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Brightest Day #22 Post-Game Report **SPOILERS**

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Warning, the following contains SPOILERS for Brightest Day #22.








Okay seriously, we’re about to discuss some HUGE Firestorm-related spoilers.  If you haven’t read the issue, I strongly encourage you to avoid reading what follows.








After several issues with no Firestorm appearance, this time we’re treated to an entire issue devoted to our favorite Nuclear Man!  The general premise of the issue is Firestorm trying to rescue the White Lantern from the Anti-Monitor.  A lot happens and Firestorm’s subplots are wrapped up to make way for the big Brightest Day finale.


This is the comic book I never wanted to read – the death of Professor Martin Stein.  Ouch, it’s not pleasant to type either.  Old school fans will be quick to point out that we watched the Professor die back in 1987 in Firestorm Annual #5, but I never really believed he was dead (and I was eventually proven correct).  This time it looks like a definitive death for him.  In my 30 years reading comics, I’ve seen several characters die. For whatever reason this one is bothering me more than most. In fact, this is bothering me more than Ronnie’s death back in 2004.

Brightest Day #22 - The Death of Professor Martin Stein

Brightest Day #22 - The Death of Professor Martin Stein

I reached out to Firestorm co-creator Gerry Conway to ask his thoughts on the death of Professor Martin Stein.  This is what he had to say:

Well, not to be too cavalier about it, but it isn’t the first time he’s died, as I recall. I’m sorry they decided to kill him off but I understand why they did it — to clear the way for the Ronnie/Jason duo, and to put some emotion behind it, as well as balance the death of Jason’s other half.  Honestly, I prefer having Martin die heroically rather than being written out the way they dealt with him in the past.

Anyway, for me, the important result is the return of Ronnie Raymond and the basic dynamic of ordinary jock fused with extraordinary intellectual. Having them both be teenagers, with the complicated history they now share, seems like a smart idea. I just hope it results in a successful revival of the character.

As for Martin being dead… Being dead in comics ain’t as permanent as it used to be, right?

I think Gerry touched on several good reasons why DC decided to kill the Professor in Brightest Day. While I grasp the storytelling reasons for killing Martin, it still saddens me.  I believe with the amazing creativity of Geoff Johns and Peter Tomasi they could have found another way to push Ronnie and Jason forward as a team without killing the Professor.  Great characterization doesn’t always have to stem from another characters death.  Martin’s role throughout Brightest Day demonstrated that he was still a viable supporting character. Professor Stein has had such a difficult life (check out Mark Baker-Wright’s blog to see exactly how hard Stein’s life has been), it’s sad to see it end so tragically.  Heck, I find him so interesting I would have read a monthly comic about a powerless Martin Stein and his scientific mis-adventures!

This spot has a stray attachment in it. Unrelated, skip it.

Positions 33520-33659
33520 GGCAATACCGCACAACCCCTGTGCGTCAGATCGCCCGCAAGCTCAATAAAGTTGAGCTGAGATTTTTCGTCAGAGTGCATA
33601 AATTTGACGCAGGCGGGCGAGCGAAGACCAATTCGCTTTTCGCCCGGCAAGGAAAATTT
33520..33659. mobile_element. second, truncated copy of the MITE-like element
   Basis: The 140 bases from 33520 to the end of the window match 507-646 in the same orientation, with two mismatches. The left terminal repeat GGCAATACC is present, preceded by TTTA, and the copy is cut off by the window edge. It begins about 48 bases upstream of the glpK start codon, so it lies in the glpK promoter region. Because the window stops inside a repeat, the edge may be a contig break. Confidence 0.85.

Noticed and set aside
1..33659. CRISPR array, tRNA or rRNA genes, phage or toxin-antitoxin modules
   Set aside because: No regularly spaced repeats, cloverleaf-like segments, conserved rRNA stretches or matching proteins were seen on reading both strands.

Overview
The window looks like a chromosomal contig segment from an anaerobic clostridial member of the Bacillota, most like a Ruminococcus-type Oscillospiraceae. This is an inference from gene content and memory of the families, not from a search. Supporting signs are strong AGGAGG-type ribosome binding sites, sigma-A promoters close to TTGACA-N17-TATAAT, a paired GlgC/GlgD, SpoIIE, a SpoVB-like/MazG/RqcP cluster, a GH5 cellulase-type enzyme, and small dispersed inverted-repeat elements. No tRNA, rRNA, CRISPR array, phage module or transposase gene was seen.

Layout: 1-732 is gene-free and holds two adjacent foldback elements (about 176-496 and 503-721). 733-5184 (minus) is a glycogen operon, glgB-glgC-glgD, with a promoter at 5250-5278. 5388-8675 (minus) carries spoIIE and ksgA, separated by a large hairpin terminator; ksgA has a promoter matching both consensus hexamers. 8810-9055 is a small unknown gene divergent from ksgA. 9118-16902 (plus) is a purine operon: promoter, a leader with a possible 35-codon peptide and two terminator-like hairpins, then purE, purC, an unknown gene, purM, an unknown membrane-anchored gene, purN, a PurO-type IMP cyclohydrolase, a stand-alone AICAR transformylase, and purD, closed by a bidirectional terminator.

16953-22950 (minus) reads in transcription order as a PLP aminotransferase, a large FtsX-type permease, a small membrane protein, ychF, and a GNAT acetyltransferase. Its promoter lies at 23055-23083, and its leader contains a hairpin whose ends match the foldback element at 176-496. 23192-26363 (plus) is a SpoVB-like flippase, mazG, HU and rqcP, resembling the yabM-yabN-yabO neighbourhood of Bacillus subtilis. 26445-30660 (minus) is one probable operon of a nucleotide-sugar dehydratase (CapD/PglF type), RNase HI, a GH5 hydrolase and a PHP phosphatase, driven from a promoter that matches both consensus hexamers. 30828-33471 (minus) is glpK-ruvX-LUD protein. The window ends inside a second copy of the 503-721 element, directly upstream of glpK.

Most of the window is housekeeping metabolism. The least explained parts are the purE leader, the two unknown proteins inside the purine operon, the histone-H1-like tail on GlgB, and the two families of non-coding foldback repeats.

While I understand their reasons for killing Professor Stein and respect their right to make that decision, I’m still disappointed.  With that said, I gotta admit the death scene itself is very well-written.  It really pulls on the heartstrings.  Ronnie’s attempt to save Jason, and Martin’s attempt to save them both was touching.  Stein’s last line was exactly what it should have been.


The art in this issue is exceptional!  Scott Clark and Dave Beaty really outdid themselves this time!  Just to clear up any possible confusion caused by the credits, the entire issue is penciled by Scott Clark and inked by Dave Beaty (with the exception of the last two pages that were done by Ivan Reis and Joe Prado).  My thanks to Dave Beaty for providing me the straight scoop on that.

Compared to Clark and Beaty’s earlier issues of Brightest Day, this one is a lot darker.  The use of heavy shadows and darker backgrounds sets a bleak and claustrophobic mood.  The action scenes are very dynamic and contrast the aura of impending doom.  You really get the sense that the entire story has been building to this moment and everything is on the line.

Some of my favorite artistic moments include: the opening splash page of the Anti-Monitor over the White Lantern (see below), Firestorm shadowy splash page as he begins his attack, the Anti-Monitor without his helmet (LOL!), the giant match, and Professor Stein’s entire death scene.  Truthfully I love every panel, but those are some that jump out at me.

Brightest Day #22 splash page - click to enlarge

Below you’ll find the standard cover by Gary Frank and Nathan Eyring and the variant cover by Ivan Reis.  While both covers are nice, I really wish they’d let Scott Clark and Dave Beaty draw a cover for this one.  They’ve earned it.

Brightest Day #22 cover featuring Firestorm and the Anti-Monitor by David Finch

Brightest Day #22 cover featuring Black Lantern Firestorm Deathstorm by Ivan Reis


Several issues ago the White Lantern entity spoke to both Ronnie and Jason giving them a mission.  “Ronald Raymond of Earth, you need to study. Jason Rusch of Earth, you need to get your head out of the books. Learn from each other so you can stop him. Don’t let him destroy me.” In this issue, Ronnie and Jason work together really well and save the White Lantern.  Then White Lantern declares their mission accomplished.  Here is where I’m confused a little.  If their mission is to prevent the Anti-Monitor from destroying the White Lantern, then shouldn’t their mission be accomplished the moment Firestorm gets a hold of the lantern?  Instead the White Lantern waits seven pages to declare their mission accomplished.  In the meantime Professor Stein is murdered.  Nothing changes with the lantern itself during this time, so really it should have declared the mission accomplished the moment Firestorm grabbed the White Lantern.  Does this make sense to anyone else?  I understand the delay from a storytelling perspective, but not from the mechanics of the mission.


The ending feels somewhat anti-climatic.  In the blink of an eye, the White Lantern defeats the Anti-Monitor, Deathstorm, and the Black Lanterns.  Additionally, Alvin Rusch is safely whisked away home.  This deus ex machina robs us of a big showdown between Firestorm and Deathstorm.  After 22 issues, I feel we deserve to see Firestorm totally stomp Deathstorm. I can’t help but wonder if this was always planned or was a shortcut taken due to the recent page reduction from 22 to 20 pages.

I believe it’s safe to say we’ll see Deathstorm again some day.  In fact, Brightest Day Editor Eddie Berganza said at the C2E2 convention this past weekend when asked about the Black Lanterns, “One of my rules is that if you see a toy of a character in Wal-Mart, it’s pretty likely they’ll stick around.”  He noted that Deathstorm had appeared in a two-pack with Firestorm.